I shared the prayer at the end of my sermon last Sunday. But reading it out loud I stumbled and stammered because it was hard to read the printed page through my tears. The last line of the first stanza touched me deeply. "Help me to love and respect and act now to protect them all." The tears came because I realized I had just mentioned the children of Sandy Hook, and they were gone. We did not protect them and so many others. And one has to wonder whether we will act to protect children now; from the next school shooting, from fire and fury, from the violence of an adult world.

Carl Kline


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Fri, 10/20/2017 - 15:49

Contrary to the Gospel?

        In a recent opinion piece in the Boston Globe (Wednesday October 18, 2017), Jeff Jacoby asks the question: “If the death penalty is in the Bible, how can it be ‘contrary to the Gospel?’”  Jacoby took issue with Pope Francis’ statement that capital punishment is “contrary to the Gospel...” arguing that “To nonbelievers and non-Catholics, the whole subject may seem little more than Vatican shop talk. Legislators, not popes, write our criminal codes. If Francis wants to change church doctrine, why should outsiders care?  This is why: Because the death penalty is a tool of justice that no decent society should unequivocally renounce, and because more innocents die when the worst murderers face only prison. The Catholic church at its best has been a mighty upholder of human dignity. But when remorseless killers have a greater right to life than their victims, human dignity is trampled into the mud.”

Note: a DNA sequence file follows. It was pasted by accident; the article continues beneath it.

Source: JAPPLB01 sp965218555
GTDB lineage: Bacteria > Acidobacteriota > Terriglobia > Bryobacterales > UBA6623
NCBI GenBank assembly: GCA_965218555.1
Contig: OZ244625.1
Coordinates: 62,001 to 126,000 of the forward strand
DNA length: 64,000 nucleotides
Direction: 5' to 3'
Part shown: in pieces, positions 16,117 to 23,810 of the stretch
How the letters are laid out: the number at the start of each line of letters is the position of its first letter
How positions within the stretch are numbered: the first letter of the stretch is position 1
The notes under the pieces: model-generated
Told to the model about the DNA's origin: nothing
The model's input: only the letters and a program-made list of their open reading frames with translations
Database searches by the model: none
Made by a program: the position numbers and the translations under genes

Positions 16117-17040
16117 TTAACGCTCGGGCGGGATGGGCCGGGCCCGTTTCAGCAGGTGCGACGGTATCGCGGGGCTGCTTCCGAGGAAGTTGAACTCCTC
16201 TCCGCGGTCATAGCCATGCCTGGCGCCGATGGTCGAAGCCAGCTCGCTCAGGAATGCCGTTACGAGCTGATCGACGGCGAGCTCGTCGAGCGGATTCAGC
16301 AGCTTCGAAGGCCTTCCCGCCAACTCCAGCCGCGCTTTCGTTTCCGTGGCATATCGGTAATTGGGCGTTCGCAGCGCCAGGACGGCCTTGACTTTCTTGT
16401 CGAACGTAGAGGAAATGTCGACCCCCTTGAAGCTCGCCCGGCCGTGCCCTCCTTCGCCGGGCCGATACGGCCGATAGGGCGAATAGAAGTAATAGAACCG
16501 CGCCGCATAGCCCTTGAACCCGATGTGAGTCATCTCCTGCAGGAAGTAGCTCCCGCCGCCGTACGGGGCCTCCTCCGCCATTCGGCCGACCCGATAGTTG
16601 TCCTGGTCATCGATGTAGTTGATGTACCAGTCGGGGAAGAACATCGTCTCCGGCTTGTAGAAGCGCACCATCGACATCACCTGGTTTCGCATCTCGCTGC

Our Torah study group took up the discussion at our mid-week meeting, examining  Genesis 9:6 where, indeed, there seems to be a divine directive about capital punishment: Whoever sheds the blood of man, by man shall his blood be shed.  One only has to read a few commentaries to discover that there is so much more to this verse than meets the eye - - far more than can be offered in a brief blog.  Both Jewish and Christian  traditions  have  produced volumes  over the last 3000 years arguing both the sanctity of human life and the issue of when it is permissible to take a human life as punishment for a crime.    
There are two parts of the same verse that are in  tension with one each other.  The first part suggests retributive justice- an eye for an eye, tit for tat justice.  Capital punishment is the uttermost expression of this kind of justice - a justice that requires retribution - a life in payment for a life : Whoever sheds the blood of man, by man shall his blood be shed.”  The tension mounts when the second part of the verse impinges on the first, echoing earlier verses in Genesis that affirm that humans, male and female, are created in the image and likeness of God: For in the image of God, God made man.” The juxtaposition of the two statements brings a heart wrenching moral and spiritual, religious and political dilemma into focus.    When a human life is taken - whether by criminal intent or through state sanctioned execution, we are challenged to grapple with the idea that the image of The Divine is defaced.